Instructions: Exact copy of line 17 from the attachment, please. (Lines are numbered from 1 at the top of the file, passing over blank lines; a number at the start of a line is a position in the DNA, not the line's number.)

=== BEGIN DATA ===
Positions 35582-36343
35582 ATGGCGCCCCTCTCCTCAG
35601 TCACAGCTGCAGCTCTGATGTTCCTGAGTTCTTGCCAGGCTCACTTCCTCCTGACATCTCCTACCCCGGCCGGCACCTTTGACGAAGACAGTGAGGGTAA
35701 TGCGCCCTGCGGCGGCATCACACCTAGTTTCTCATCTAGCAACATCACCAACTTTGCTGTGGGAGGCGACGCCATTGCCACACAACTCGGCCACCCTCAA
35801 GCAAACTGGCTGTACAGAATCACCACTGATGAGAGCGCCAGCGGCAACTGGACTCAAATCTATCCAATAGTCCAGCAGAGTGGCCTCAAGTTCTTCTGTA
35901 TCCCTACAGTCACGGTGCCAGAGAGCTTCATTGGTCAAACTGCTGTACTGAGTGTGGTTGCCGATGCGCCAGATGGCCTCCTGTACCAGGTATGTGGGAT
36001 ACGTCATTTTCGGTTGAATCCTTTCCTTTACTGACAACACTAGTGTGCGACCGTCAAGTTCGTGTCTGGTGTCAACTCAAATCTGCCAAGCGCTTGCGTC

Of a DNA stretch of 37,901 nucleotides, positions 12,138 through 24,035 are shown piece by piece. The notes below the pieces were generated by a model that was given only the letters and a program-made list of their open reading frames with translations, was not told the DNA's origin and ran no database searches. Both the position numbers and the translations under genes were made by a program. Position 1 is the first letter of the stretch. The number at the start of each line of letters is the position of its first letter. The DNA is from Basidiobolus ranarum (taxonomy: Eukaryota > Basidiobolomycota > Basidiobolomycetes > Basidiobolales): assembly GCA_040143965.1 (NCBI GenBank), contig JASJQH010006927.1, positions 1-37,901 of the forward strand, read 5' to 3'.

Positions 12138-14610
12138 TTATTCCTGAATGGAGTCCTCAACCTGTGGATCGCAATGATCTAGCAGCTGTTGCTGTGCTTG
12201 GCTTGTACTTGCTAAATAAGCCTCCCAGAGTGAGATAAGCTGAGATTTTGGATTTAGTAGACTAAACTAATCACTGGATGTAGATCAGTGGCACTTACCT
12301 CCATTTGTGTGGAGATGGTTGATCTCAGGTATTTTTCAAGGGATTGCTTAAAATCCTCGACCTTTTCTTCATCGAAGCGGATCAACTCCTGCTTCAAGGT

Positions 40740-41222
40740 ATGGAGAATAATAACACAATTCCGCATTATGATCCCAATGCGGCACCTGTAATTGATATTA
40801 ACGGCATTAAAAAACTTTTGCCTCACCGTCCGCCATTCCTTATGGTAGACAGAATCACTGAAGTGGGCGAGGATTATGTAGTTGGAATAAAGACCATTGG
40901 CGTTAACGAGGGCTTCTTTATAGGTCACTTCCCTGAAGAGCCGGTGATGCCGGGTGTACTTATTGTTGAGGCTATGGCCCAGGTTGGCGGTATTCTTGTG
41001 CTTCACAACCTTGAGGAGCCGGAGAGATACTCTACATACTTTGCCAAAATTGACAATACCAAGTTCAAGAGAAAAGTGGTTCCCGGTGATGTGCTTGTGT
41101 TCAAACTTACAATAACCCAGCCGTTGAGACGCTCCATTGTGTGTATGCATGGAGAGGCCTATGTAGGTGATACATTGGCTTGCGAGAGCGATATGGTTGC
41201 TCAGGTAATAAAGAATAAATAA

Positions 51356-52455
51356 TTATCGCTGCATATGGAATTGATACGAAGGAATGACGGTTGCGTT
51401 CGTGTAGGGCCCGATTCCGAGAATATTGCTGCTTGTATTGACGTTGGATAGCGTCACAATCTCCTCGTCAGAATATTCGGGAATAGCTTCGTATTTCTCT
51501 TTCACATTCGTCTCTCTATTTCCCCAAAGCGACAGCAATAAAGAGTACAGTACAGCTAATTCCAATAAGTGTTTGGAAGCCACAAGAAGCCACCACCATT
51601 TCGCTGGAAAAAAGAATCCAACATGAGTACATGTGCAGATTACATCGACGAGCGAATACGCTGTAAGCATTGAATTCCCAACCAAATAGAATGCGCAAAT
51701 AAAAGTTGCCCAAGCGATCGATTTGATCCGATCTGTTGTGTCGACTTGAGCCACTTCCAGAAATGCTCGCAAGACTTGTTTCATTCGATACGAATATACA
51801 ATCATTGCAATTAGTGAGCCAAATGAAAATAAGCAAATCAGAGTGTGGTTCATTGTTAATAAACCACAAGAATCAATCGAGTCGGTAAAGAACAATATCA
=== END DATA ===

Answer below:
41001 CTTCACAACCTTGAGGAGCCGGAGAGATACTCTACATACTTTGCCAAAATTGACAATACCAAGTTCAAGAGAAAAGTGGTTCCCGGTGATGTGCTTGTGT